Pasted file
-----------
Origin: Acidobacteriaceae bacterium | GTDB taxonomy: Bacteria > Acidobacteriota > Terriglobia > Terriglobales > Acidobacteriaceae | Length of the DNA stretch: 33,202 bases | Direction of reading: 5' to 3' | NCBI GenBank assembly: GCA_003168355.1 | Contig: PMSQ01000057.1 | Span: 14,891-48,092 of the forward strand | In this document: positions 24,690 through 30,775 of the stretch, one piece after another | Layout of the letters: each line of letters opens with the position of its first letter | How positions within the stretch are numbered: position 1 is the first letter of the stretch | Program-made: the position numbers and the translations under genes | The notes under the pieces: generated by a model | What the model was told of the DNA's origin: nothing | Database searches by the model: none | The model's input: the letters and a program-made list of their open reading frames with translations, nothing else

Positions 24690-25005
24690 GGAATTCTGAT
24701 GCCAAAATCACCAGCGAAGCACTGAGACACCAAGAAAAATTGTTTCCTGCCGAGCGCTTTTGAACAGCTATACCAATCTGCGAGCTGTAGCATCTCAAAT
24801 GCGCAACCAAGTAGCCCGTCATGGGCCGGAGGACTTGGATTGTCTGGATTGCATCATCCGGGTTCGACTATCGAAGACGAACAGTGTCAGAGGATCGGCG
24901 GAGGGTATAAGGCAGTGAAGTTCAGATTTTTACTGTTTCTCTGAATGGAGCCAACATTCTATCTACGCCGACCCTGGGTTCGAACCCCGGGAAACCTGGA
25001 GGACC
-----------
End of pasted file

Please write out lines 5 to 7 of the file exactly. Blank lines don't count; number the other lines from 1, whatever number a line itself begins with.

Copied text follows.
24801 GCGCAACCAAGTAGCCCGTCATGGGCCGGAGGACTTGGATTGTCTGGATTGCATCATCCGGGTTCGACTATCGAAGACGAACAGTGTCAGAGGATCGGCG
24901 GAGGGTATAAGGCAGTGAAGTTCAGATTTTTACTGTTTCTCTGAATGGAGCCAACATTCTATCTACGCCGACCCTGGGTTCGAACCCCGGGAAACCTGGA
25001 GGACC